Austrian 25 Euro, Bi-Metallic Coins
2000 Communications (not pictured)
2001 Transportation, 100-Schilling
The obverse of the coin shows a depiction of a V8
engine designed in Austria. The inscription in the silver
ring reads: ”Republik Österreich 100 Schilling".  The
reverse has a design of four major types of
transportation: the airplane, the truck, the automobile
and the train.  All four are moving towards the viewer
from a distant point, symbolizing speed and
development.  Below is the date “2001”.  
2003 700 Jahre Stadt Hall in Tirol, 25-Euro
This coin commemorates the city charter which was granted to the town of Hall
in Tyrol 700 years ago.  The city of Hall has a special relationship to the
Austrian Mint because it, too, housed an important mint until 1809, when the
dangers of the Napoleonic Wars forced its closure.  It was at Hall in 1486 that
the first large silver coin was struck, the "Guldiner" which was the forerunner of
the Taler and so of the Dollar.  Today Hall is renowned not only for its well
preserved mediaeval town core, but for its minting museum in Castle Hasegg.
Indeed the great Mint Tower is the best known landmark of Hall.

The obverse shows a satellite (a reference to the use of niobium in the space industry) mapping the town of Hall from
outer space. The design continues onto the silver ring of the coin.  The reverse side shows the Guldiner silver coin of
1486, but with a difference.  The design is negative and represents a coining die, a reference to Hall’s history as an
important center for minting coins. This coin is bi-metallic with a Silver outer ring and a center (pill) made of Niobium.  This
metal, or rather element, was discovered in 1801 and was originally called “Columbium”.  It is increasingly employed in the
space industry.  With special treatment the surface layers of Niobium can be made to change color.  The coin is 34mm in

This coin continues the bi-metallic series consisting of the 2000 Communications (not pictured) and the 2001
Transportation coins.
2004 150 Jahre Semmeringbahn, 25-Euro
The core (pill) of the 2004 issue is composed of Niobium and is a vivid green and
the outside (ring) is silver in color.  It celebrates the 150th anniversary of the
establishment of the Alpine railway, the Semmering.  The coin depicts a historical
as well as a modern locomotive on the obverse and a typical Semmering
panorama on the reverse.  A steam engine is shown emerging from a tunnel
which crosses one of the characteristic viaducts bridging a deep valley.  The
green color of the Niobium core reflects the land through which the train travels.
It has a limited mintage of 50,000 pieces and is struck in proof quality only.  It has a diameter of 34 mm and contains 9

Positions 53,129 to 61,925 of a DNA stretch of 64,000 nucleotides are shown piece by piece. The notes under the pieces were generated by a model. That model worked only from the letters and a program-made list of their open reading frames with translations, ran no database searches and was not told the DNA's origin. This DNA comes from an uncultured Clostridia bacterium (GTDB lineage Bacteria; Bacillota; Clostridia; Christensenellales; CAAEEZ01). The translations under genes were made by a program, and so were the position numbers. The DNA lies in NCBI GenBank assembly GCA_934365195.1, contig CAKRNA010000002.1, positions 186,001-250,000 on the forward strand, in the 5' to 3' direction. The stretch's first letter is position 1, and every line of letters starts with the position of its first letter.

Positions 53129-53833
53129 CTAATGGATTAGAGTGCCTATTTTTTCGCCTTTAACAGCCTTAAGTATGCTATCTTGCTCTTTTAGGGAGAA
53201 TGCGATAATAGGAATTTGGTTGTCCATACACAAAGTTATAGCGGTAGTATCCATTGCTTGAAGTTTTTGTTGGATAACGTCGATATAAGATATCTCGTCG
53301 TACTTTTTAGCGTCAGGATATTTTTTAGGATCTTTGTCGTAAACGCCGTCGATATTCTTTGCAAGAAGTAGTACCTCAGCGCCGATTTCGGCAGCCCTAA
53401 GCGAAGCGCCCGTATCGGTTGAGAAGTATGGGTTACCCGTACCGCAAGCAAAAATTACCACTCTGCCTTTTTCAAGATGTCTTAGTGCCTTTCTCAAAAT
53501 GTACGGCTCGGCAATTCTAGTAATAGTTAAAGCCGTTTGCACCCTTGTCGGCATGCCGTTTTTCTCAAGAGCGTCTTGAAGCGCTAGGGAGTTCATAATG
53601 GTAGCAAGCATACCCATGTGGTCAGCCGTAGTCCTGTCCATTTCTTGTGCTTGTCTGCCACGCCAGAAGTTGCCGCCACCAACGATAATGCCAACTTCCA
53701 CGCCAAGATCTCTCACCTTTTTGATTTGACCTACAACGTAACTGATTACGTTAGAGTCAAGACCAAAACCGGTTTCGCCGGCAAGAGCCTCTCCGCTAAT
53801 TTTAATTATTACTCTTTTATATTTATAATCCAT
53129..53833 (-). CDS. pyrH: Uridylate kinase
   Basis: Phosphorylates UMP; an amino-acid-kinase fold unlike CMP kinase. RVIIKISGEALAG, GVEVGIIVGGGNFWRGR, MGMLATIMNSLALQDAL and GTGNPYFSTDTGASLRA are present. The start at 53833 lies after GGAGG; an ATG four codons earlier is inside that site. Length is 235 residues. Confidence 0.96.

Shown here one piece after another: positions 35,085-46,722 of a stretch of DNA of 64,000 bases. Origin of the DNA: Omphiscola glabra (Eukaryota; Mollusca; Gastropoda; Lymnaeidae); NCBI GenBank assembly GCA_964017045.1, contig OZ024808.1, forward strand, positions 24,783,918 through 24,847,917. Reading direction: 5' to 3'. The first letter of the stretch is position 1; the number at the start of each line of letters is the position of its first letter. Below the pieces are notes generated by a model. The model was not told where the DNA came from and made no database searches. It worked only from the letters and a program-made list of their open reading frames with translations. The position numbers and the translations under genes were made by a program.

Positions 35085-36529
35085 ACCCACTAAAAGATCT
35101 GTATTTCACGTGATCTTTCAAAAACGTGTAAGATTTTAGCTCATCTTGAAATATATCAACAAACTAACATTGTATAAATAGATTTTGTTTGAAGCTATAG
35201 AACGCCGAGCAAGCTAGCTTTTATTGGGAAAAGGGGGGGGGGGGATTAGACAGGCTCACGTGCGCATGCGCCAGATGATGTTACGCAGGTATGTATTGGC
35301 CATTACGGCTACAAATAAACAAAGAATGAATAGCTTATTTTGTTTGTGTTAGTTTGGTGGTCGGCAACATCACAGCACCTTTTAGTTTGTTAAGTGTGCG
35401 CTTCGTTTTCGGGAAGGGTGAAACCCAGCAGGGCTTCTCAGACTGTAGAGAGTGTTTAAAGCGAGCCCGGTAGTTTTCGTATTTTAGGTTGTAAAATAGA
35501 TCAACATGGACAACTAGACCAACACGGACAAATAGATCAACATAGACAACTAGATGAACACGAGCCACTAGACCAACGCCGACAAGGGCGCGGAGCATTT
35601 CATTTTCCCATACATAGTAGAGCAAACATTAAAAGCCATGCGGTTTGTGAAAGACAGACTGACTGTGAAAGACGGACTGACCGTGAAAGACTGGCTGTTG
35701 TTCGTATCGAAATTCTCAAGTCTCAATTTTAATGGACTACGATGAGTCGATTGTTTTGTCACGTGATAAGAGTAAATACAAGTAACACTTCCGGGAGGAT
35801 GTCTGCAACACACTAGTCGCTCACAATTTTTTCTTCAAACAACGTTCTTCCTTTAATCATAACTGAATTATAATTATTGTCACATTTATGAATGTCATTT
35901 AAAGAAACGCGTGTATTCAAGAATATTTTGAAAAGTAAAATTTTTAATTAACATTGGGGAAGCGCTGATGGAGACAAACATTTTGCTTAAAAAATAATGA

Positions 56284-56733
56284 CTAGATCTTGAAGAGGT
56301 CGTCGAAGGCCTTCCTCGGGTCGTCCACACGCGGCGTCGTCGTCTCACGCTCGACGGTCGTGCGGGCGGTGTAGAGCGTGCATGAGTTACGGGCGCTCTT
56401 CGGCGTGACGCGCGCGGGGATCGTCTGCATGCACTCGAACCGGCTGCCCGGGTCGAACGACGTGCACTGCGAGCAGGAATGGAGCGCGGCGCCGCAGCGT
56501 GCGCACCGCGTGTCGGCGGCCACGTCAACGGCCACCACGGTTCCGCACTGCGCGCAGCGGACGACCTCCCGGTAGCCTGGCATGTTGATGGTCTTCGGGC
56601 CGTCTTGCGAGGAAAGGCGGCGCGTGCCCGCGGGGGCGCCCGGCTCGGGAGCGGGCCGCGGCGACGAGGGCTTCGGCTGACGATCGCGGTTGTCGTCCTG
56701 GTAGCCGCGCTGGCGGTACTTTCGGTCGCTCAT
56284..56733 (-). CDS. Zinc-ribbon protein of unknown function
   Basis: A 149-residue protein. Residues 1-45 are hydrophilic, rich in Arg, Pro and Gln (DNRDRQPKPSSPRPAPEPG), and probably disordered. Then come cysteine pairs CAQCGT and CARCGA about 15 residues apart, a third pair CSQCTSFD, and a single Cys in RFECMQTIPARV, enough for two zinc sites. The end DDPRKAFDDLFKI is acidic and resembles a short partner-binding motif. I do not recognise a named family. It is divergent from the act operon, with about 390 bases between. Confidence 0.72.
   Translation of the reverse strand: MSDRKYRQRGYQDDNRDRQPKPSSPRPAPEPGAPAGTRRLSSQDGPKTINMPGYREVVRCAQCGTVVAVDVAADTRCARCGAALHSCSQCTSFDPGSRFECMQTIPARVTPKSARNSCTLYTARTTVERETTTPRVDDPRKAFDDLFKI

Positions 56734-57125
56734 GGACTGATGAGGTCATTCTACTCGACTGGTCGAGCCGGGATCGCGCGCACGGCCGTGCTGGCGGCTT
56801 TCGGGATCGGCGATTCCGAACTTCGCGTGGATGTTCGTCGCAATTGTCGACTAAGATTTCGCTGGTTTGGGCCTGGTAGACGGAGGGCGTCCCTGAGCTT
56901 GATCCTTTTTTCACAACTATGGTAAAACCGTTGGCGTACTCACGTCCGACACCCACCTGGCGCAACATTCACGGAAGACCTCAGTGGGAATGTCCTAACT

grams of 900 fine silver in the outer ring. The core consists of 7.15 grams of pure niobium.  
2005 - 50 Years of Television
This 25 euro bi-metallic commemorative coin is struck with a 0.900 fine Silver
outer ring and a Niobium core that this year has a purple colour.

The obverse, or official side of the coin has “Republik Oesterreich” and 25 euros
struck in the outer Silver ring, while the inner purple Niobium core depicts the
original “test” pattern that was used in the 1950’s for calibration and focusing a
The test pattern developed by an artistic group known as “Institut der Rundfunktechnik” (Institute of Radio Technology) was
shown at the beginning of the broadcast day and then again just prior to the broadcaster signing off at the end of the day.
In the last few years the test pattern has become a bit of a funky art object.

On the reverse of the coin one can see a portion of the globe in the background on the purple Niobium core and in the
foreground the small television antenna or so called “rabbit ears” that were required by all early analog television sets to
receive the broadcast signal.

In the outer Silver ring, several milestones from the history of television are depicted: a television set from the 1950’s, a
television camera from the 1970’s, a family making use of a remote control, a control room at a television station leading to
three satellite dishes on the continuum to today’s world of high definition digital television.  On the lower right hand side of
the outer Silver ring are the words “50 Jahre Fernsehen,” (50 Years Television.)

Up to the end of the 1960’s television was a social activity for many.  People would gather around a television set in pubs
and other public places, even at a neighbour’s home, especially if they had a particularly nice television set.

The time had begun when entertainment, made for TV shows and sporting events broadcast live on television cleared the
streets.  Some shows became fixed times in the everyday lives of Austrians.  Shows such as “Club 2” an intellectual talk
show, the political program “Stadtgespraeche” and “In eigener Sache” a general public’s ombudsman hosted by Helmut Zilk.
Today most Austrians regularly watch “Zeit im Bild” the daily news program.

Today, journalism and how television sets are used, has changed tremendously, the popularity of television and the hold it
has on the majority of the population remains strong.  Over 91% of Austrians declare television as their favourite past time.
On average in 2003, 161 minutes each day were spent in front of a television set.
Austrian Coins,
Medals & Tokens
The engine side was designed by Thomas Pesendorfer  and the vehicle side was designed by
Andreas Zanaschka.  It was released January 24, 2001, and is 34mm in diameter.  The outer ring
is 0.900 Silver and the core (pill) is Titanium.